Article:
Open Letter: the Lesson of Imprisoned Teachers

Posted on: 29th September, 2018
  • Print
  • Email
  • Rate The News
  • Open Letter: the Lesson of Imprisoned Teachers
    Rate this post

  • Random News
  • Editor: Sara
  • Translator:
  • Source:
imprisoned teachers

Human Rights Activists News Agency (HRANA) – The September 23rd kickoff to this new Iranian school year underlines the absence of a number of Iranian teachers from the classroom, who instead of welcoming a new cohort of students are waiting for their judicial reckoning in prison.

Teachers across the country are serving long sentences or getting lashings for their political and union activism, case developments of which were previously reported by HRANA.

In an open letter titled “The Sound of Freedom,” political prisoner Majid Asadi of Ward 10 in Rajai Shahr Prison, located in Karaj, a northwest suburb of Tehran, pays tribute to these educators, taking from their plight a lesson for the country at large.

The full text of Asadi’s letter is below, translated into English by HRANA:

The Sound of Freedom

The bell rings on September 23rd, announcing the first day of classes. It resonates over empty classroom benches. Sara and Fatemeh are selling flowers at the crossroads. A week ago, they saw Ali and Kamran selling fortunes at the park. The class is quiet. No word from the teacher. The teacher is absent.

“Where is Narges?” somebody asks.

“Her father is in prison, so she won’t come to school this year,” a friend responds.

What proper class can go on without its teacher and students?

“Kids belong in the classroom; nothing should stop them from attending school,” the teacher used to say. When those kids couldn’t afford books and supplies: “They didn’t decide to stop coming one day. No, they didn’t choose poverty and misfortune.” That’s what the teachers would say, back then.

The bell rings on September 24th, the second day of classes. The bell summons kids to a class with no teacher. He has not yet returned. He never will. He won’t be teaching a single class period, because this year, the school bell rings in prison. The teacher transforms his cell into a classroom. He did not want the classroom benches to be empty. He will despair when he learns that Narges, Sara, and Fatemeh aren’t coming to school this year. He will be tormented when he understands that Ali and Kamran can no longer attend.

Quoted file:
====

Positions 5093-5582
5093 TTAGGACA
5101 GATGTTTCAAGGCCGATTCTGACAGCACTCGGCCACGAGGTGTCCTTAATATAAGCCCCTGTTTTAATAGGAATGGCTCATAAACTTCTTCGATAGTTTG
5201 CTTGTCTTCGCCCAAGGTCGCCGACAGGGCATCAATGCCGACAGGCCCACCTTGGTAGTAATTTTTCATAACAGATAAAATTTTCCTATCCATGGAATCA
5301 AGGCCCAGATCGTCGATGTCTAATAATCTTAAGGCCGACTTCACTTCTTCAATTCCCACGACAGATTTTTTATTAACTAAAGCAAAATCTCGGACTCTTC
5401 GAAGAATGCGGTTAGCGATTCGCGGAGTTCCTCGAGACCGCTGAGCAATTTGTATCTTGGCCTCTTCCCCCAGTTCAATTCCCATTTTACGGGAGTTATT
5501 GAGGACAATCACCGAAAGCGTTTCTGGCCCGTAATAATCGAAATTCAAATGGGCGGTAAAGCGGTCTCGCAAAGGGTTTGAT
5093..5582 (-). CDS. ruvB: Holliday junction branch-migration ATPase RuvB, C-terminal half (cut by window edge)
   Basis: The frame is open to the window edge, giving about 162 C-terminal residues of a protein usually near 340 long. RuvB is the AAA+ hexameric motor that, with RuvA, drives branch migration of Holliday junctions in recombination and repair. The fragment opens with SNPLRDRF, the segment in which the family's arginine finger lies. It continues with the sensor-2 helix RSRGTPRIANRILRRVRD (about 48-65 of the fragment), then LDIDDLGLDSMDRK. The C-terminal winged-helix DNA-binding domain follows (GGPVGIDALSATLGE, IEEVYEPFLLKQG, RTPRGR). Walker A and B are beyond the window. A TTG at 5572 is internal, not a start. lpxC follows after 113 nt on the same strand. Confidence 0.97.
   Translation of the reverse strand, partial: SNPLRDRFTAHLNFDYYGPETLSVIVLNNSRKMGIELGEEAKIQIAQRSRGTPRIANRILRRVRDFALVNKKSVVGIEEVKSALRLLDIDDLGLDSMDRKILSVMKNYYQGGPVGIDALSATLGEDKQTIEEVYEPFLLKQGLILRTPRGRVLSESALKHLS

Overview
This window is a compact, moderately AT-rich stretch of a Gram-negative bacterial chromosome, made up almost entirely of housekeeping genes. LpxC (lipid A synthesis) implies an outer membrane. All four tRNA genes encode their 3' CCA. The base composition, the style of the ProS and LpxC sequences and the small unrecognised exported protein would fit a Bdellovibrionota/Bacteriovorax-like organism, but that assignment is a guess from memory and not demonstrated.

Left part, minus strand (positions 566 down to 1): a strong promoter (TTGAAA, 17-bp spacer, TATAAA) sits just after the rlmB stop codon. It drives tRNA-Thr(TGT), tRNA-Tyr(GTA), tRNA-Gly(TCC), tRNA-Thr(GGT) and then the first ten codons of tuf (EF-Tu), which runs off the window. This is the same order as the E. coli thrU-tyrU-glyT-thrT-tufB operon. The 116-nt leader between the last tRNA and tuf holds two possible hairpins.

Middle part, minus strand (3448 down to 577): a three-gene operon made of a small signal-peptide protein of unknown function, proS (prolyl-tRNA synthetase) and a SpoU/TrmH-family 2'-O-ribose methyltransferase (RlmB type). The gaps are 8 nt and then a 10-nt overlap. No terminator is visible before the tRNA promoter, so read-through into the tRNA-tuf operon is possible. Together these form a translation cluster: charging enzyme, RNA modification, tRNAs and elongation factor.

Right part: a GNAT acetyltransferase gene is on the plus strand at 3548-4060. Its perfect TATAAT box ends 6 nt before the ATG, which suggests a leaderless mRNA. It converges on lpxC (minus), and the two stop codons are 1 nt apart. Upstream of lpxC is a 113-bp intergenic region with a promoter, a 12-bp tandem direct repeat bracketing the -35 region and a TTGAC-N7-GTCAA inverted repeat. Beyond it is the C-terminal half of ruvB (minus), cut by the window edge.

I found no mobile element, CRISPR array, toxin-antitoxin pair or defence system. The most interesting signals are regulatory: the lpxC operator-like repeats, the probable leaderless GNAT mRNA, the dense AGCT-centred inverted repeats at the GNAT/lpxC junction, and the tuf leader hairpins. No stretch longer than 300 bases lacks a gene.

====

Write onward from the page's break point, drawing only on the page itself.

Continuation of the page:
He will be upset to hear that his colleague nods off in his classes each day, because he stays up late working as the night janitor. Talk of his imprisoned fellow teachers upsets him even further.

“With the teacher in prison and the students wandering the streets, what of learning, of lessons, of school?”

The teachers and students ask these questions of each other.

A third bell rings. The sound of freedom: its reverberations bring the classroom to a frenzy.

Why is the teacher in prison? Why aren’t the students at school? Who put the teacher in jail? Could it be that they imprisoned the teacher so that the students wouldn’t come to school?

If that’s the case, maybe they should imprison the students too; or convert the school into a prison so that the students are not left without a teacher, and so they won’t have to fret over the cost of school supplies.

Neither the teacher nor the student chose poverty; neither the teacher nor the student chose prison.

The hand that wants to erect a prison in the place of a school — the one ready to exchange education and happiness for poverty — must be cut. And the teacher who set out to do so never returned. In that moment, he gave us a lesson.

The teacher told the students, “We shouldn’t have to live in fear all the time. Once we set about our mission, our fear will leave us.”

And so the teacher set about his mission — so that his fear would leave him, he left to put an end to poverty and prison, to set the school free. The homework for all classes this year is freedom.

This is the lesson the teacher has taught.

Majid Asadi
Gohardasht [Rajai Shahr] Prison
Wednesday, September 26, 2018

Share